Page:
"Lie with your ear to the ground. Let birdsong trace its complexities onto your eardrum."
Susan Cerulean, nature writer, Floridian, biologist and educator, writes these instructions in the elegant (if alarmingly short) anthology she co-edited, The Wild Heart of Florida: Florida Writers on Florida’s Wildlands.
Eighteen months ago I came to live – part-time and unwillingly – in Miami. I did not expect to find much wilderness. To my surprise, I have spent more time camping in South Florida than I ever have in Seattle. Perhaps that’s because Miami is easier to leave behind. Or because I prefer sweating to shivering. Whatever the reason (and in spite of the best efforts of developers, pro-business legislators, and oil-spillers), I recognize more tree and bird species in South Florida than I do in Western Washington.
There is no recycling in our eighty-unit Miami apartment building – though it’s called “Nirvana” (really!) – but less than an hour’s drive west of our home is a fifteen-mile bike-loop through the Everglades. Our metal coffee mugs are often rejected at cafes (public health hazard, they say), but eighty miles southwest lies the wonder of the Middle Keys.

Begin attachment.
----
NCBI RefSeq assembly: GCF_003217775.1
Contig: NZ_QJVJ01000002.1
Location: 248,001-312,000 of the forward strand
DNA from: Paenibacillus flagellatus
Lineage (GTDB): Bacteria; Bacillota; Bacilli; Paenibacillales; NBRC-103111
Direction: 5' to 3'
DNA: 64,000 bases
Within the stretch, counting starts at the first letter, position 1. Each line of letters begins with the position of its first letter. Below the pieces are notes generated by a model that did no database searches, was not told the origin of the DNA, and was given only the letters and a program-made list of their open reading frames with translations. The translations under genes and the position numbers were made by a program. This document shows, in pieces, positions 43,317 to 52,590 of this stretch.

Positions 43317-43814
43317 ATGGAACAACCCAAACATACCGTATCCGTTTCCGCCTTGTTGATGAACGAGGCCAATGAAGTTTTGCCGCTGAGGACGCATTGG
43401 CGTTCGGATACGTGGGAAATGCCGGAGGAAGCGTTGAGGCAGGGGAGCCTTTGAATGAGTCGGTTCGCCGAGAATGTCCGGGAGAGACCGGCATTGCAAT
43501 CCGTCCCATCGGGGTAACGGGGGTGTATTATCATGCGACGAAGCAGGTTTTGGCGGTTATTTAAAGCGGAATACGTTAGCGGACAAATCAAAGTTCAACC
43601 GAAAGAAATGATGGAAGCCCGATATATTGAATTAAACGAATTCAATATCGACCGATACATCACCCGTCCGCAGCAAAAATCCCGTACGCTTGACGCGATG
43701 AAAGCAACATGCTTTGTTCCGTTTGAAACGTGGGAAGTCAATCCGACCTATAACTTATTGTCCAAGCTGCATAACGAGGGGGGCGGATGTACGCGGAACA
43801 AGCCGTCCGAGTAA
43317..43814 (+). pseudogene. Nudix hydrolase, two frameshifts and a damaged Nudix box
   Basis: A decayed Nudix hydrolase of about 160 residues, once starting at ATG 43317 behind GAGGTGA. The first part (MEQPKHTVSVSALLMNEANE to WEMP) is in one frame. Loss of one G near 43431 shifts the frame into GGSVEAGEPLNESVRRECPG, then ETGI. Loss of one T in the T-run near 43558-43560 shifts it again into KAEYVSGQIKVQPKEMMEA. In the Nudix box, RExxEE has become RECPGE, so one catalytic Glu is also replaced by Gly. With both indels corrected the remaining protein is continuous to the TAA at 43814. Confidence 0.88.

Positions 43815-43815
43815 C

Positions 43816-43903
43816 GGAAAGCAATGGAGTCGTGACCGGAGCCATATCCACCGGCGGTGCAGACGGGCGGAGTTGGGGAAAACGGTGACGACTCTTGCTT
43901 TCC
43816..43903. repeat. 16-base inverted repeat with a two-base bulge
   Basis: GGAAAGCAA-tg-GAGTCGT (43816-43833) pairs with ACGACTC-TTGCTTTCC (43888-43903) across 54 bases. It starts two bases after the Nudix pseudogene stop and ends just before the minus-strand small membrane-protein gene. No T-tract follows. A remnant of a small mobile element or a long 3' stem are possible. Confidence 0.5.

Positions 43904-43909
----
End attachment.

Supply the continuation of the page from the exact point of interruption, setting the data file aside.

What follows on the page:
On Long Key, you can pitch a tent just five feet from the calm emerald lips of the Atlantic Ocean. I did that this weekend and hardly left my campsite for two days. I sat at the picnic table and watched sanderlings flip small piles of dried seagrass in search of a meal. I scribbled in my notebook until Ursa Major rose like a question mark in the sky, asking Orion and the Pleiades what to make of happenings on the blue planet below. (A punctuation mark to the question that fills all my notebooks.) Orion pretended not to hear while Atlas’s daughters just shrugged. They’d never much cared for pointless questions.
I let birdsong and birdtracks trace their complexities onto my eardrum, as I asked myself another question that would only make the those seven sisters shrug: What will become of South Florida?